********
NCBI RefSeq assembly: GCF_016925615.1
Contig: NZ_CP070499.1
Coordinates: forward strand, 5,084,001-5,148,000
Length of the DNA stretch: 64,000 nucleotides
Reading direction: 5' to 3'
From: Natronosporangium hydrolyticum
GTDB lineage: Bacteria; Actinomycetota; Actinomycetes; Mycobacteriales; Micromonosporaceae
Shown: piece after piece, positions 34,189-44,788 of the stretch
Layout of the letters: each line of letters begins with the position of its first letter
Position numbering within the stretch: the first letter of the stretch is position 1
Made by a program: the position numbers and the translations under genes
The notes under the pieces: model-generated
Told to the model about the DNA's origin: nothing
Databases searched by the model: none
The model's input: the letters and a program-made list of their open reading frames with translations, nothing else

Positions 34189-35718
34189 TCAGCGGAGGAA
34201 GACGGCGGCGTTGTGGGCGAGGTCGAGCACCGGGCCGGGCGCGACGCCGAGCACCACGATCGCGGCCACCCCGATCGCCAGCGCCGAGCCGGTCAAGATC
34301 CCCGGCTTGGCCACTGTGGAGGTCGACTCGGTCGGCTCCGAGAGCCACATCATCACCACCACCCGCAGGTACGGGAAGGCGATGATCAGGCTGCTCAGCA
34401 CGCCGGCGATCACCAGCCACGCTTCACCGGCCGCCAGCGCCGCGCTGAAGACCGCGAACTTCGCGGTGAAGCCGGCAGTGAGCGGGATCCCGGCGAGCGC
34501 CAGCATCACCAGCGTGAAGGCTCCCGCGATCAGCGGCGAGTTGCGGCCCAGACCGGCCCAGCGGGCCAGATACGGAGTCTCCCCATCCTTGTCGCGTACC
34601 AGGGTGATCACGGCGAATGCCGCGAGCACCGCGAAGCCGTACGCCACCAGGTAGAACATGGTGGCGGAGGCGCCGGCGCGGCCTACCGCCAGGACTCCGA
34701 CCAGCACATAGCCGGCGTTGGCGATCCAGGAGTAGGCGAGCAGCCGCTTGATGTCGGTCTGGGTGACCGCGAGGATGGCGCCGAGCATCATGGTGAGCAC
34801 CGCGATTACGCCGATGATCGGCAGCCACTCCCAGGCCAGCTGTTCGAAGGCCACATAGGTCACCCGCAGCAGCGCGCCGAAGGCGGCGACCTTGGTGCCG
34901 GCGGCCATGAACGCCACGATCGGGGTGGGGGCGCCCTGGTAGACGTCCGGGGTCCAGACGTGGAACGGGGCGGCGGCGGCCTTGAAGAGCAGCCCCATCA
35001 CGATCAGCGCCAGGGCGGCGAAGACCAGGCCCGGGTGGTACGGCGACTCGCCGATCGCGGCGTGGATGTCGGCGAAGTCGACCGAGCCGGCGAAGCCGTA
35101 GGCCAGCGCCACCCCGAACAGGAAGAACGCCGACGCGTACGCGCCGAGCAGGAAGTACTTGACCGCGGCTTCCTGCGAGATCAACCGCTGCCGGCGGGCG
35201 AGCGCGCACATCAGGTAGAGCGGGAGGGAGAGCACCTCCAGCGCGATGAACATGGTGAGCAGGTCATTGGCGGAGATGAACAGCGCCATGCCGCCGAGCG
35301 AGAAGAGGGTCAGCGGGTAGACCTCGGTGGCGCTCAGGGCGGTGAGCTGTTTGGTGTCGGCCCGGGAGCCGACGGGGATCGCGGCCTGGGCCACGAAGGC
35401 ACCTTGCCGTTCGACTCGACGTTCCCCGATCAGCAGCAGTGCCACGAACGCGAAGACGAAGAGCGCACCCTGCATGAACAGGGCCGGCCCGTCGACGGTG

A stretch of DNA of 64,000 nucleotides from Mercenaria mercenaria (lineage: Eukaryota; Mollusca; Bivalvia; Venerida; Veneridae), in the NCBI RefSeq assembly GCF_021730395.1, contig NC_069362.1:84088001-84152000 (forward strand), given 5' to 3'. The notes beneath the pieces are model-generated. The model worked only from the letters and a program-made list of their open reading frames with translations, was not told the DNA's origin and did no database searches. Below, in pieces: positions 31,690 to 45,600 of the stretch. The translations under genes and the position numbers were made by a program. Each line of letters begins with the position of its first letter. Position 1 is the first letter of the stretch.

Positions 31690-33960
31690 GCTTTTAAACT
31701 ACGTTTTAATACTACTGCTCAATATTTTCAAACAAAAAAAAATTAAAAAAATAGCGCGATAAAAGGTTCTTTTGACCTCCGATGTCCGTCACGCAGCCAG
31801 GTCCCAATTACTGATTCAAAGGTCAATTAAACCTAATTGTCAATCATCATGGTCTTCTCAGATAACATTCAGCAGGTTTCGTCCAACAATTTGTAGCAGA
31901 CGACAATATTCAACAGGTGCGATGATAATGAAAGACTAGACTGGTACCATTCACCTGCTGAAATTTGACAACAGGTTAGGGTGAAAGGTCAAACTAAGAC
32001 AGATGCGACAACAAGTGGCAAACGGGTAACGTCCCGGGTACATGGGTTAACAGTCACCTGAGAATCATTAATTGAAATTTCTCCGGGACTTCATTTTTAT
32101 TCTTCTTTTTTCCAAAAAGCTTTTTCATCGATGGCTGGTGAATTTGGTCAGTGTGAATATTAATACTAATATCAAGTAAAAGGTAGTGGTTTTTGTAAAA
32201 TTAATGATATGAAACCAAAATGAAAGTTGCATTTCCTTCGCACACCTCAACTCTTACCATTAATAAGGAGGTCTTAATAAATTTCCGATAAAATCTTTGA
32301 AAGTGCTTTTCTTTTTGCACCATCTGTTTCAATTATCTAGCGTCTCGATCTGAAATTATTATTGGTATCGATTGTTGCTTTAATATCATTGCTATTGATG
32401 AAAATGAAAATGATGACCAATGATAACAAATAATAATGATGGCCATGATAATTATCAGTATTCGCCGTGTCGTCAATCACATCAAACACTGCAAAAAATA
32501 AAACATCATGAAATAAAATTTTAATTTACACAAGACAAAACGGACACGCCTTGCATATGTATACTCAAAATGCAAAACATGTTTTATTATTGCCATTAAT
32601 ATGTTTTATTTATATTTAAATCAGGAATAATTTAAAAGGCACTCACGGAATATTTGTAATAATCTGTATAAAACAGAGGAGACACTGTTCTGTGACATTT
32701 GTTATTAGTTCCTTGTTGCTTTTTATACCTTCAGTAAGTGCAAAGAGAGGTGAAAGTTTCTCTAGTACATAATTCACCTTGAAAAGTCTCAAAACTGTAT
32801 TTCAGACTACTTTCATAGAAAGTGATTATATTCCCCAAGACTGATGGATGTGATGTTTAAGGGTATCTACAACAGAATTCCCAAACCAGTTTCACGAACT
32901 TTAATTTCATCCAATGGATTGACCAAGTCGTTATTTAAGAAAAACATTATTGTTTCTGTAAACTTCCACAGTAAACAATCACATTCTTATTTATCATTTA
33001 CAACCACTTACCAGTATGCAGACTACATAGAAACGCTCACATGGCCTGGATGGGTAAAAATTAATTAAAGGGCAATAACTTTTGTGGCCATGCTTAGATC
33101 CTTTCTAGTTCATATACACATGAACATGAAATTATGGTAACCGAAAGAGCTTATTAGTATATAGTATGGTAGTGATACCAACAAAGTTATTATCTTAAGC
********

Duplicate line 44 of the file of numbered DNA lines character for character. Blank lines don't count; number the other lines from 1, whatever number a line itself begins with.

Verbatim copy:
32701 GTTATTAGTTCCTTGTTGCTTTTTATACCTTCAGTAAGTGCAAAGAGAGGTGAAAGTTTCTCTAGTACATAATTCACCTTGAAAAGTCTCAAAACTGTAT